10 Ways to Humanize Your Brand

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Photo by Lachlan Dempsey on Unsplash

Your brand is your company’s identity, and serves as the crucial foundation to all your marketing and messaging campaigns. Accordingly, it’s treated as a creation by most businesses, calculating, tweaking, and adjusting a brand the same way they might tinker with the engine of a car. This can be good, especially if those tweaks are rooted in data-based conclusions, but unfortunately, it often results in a cold, mechanized, corporate brand.

If you want to truly connect with people, you need a humanized brand with a genuine personality. This may seem like a difficult feat to achieve, but you can use these 10 tactics to get the job done:

1. Write from the heart. When you’re trying to figure out your company’s brand voice, it’s easy to get lost in descriptive qualities like “authoritative” or “mature,” but these are hard to translate into actual words. The end result is usually swaths of writing that appear insincere or contrived. Instead, write from the heart — you don’t have to worry about “seeming” sincere when you actually are sincere.

2. Cut the jargon. No matter what level of audience you’re writing to (novice, expert, or in between), cut out the industry jargon and buzzwords. These introduce needless weight to your material, and make you seem more like a corporation than a human. There’s always a simpler way to say what you want to say, so take that path of least resistance.

3. Show off your team. Your brand isn’t cold and heartless — it’s composed of some great people, so show those people off! Introduce a “team” or “about us” page with pictures and biographies of some of your top team members. Try to capture their personalities rather than just listing their credentials, and give them a chance to show who they are on the site.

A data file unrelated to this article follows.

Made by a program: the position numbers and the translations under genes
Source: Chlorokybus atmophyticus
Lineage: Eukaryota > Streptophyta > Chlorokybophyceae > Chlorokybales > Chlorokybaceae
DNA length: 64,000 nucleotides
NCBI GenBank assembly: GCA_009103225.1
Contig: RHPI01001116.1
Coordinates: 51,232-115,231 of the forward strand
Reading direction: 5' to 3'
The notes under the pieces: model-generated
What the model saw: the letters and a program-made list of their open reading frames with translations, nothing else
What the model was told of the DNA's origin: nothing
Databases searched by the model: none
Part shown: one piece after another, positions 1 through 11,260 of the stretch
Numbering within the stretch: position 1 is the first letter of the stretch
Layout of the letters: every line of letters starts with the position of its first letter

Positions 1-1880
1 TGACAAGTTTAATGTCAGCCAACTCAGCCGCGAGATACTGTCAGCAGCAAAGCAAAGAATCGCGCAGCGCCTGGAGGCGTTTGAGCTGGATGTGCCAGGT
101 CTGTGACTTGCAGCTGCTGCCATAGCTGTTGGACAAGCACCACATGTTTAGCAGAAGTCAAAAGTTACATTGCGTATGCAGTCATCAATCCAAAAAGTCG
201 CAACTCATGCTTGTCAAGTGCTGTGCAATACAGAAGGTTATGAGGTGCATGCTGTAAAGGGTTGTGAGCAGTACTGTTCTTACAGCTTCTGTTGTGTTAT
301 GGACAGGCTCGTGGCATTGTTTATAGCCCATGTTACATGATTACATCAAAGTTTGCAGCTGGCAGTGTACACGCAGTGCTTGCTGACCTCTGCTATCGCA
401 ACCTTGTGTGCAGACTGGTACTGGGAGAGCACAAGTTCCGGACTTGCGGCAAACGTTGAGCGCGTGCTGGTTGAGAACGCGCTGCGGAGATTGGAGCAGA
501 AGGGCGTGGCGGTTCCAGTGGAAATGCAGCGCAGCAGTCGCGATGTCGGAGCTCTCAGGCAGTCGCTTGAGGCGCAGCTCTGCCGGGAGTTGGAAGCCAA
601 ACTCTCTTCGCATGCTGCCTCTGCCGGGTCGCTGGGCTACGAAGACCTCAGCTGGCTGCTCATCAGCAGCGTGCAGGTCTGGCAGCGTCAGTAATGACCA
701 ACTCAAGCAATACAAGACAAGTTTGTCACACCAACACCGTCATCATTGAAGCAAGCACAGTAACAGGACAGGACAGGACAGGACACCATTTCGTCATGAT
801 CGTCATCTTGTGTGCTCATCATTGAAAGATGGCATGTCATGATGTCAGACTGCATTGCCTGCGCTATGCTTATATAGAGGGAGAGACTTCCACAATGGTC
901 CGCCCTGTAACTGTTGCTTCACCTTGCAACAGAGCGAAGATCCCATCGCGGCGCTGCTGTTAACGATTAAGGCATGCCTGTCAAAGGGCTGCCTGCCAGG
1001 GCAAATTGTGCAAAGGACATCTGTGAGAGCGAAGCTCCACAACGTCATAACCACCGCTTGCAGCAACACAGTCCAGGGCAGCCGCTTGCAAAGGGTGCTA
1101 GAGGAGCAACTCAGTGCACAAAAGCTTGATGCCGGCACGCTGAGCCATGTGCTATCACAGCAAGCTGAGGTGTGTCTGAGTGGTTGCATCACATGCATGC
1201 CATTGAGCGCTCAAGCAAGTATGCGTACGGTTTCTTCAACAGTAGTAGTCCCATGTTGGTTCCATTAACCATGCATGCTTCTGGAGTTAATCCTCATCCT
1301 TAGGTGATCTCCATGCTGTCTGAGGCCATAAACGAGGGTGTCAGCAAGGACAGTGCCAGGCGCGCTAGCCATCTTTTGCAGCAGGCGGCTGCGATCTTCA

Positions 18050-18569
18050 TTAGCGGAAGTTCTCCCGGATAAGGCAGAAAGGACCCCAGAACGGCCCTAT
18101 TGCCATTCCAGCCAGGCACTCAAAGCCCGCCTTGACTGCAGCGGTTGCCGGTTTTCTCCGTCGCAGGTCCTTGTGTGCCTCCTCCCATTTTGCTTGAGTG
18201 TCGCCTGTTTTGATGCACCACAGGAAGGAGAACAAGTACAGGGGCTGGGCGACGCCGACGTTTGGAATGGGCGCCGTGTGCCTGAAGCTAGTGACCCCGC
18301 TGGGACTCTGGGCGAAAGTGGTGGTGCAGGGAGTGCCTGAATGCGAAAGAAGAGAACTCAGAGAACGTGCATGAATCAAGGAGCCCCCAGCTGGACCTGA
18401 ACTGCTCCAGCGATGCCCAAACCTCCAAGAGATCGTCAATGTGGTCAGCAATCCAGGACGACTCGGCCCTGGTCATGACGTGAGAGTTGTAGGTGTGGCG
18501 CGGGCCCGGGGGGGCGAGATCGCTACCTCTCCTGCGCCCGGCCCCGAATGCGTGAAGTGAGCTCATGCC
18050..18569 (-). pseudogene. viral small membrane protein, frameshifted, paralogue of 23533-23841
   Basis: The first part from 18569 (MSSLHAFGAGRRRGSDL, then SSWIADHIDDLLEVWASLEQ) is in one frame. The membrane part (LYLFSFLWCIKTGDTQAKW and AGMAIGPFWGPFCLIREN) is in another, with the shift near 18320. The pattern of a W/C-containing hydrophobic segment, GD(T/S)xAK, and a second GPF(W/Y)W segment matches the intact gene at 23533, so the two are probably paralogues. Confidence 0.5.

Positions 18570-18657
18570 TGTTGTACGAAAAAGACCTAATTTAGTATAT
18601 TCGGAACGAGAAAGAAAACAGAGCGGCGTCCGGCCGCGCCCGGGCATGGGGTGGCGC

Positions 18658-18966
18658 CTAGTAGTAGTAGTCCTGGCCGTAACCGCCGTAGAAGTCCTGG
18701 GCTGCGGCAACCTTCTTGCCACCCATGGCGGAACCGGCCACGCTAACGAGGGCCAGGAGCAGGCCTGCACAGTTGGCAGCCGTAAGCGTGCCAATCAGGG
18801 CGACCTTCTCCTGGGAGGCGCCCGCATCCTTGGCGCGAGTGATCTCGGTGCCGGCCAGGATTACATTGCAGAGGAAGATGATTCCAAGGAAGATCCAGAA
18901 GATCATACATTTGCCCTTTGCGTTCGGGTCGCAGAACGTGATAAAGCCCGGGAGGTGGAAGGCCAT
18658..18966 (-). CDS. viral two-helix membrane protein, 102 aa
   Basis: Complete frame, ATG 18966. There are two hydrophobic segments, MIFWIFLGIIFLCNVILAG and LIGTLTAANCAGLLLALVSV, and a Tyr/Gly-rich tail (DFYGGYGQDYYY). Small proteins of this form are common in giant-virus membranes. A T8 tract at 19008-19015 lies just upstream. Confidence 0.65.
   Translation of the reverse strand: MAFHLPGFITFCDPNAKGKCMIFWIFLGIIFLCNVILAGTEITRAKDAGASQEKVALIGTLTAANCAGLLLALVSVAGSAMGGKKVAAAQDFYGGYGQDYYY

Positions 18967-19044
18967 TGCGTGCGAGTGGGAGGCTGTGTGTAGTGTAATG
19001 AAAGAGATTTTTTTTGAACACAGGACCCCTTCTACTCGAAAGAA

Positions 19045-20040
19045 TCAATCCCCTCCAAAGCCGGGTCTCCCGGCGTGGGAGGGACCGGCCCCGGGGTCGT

4. Reach out to individuals on social media. Too many brands use social media as a one-way megaphone, distributing messages to an audience rather than using targeted messages to engage with individuals. However, the latter approach is far more useful for building trust and establishing a real persona for your brand. You can’t always respond individually, but do so whenever you have the opportunity.

5. Crack some jokes. Humor relaxes the defenses and allows for a bonding moment, especially when the subject is a shared interest. Crack some jokes in your writing, in your social media campaign, and in any other customer interactions you support — it shows you don’t take yourself too seriously and gives people a reason to bond with your brand.

6. Use real photos and videos. Don’t stuff your campaign full of stock images and charts. Instead, rely on some real photography and video of you and your staff members. For example, you might host a video interview with an industry authority, or use people in your office to illustrate a step-by-step tutorial. These visual cues immediately make your brand seem more personal (and make your content more compelling at the same time).

7. Engage in conversations. Remember the “social” part of social media. I already mentioned doing more to respond to individuals, rather than groups, on social media, but you’ll also want to participate actively in ongoing conversations. This shows that you’re actively monitoring your feeds and listening to real-time feedback, which proves you’re a human brand.

8. Let your employees be themselves. Encourage all your employees to identify themselves as part of your company on their personal social media profiles, and allow them to post content as they see fit. The more personal brands you have operating under your corporate brand, the wider reach you’ll achieve, and the more personal your corporate brand will seem to outsiders.

9. Admit fault when appropriate. Your brand isn’t perfect, and if you try to pretend that it is, people will notice, and they’ll resent you for it. When something goes wrong — like a product recall or a temporary site outage — don’t be afraid to admit your fault. It earns you sympathy and shows that you, like every human on the planet, are imperfect.

10. Stop marketing so hard. I’ll close with a general rule: stop marketing so hard. When you’re actively trying to sell a product or push a message, you naturally sound more artificial and robotic. Instead, trust your instincts and write what comes naturally.

People don’t trust corporations. They don’t trust machines. They trust other people, and the only way to deliver your messages effectively is to show your users that your brand is comprised of people. These tactics aren’t the only ways to humanize your brand, nor do you need to use all of them to be effective, but they should guide you in some helpful best practices to make your brand — and your messaging — much more effective.

For more content like this, be sure to check out my podcast, The Entrepreneur Cast!

Written by

CEO of EmailAnalytics (emailanalytics.com), a productivity tool that visualizes team email activity, and measures email response time. Check out the free trial!

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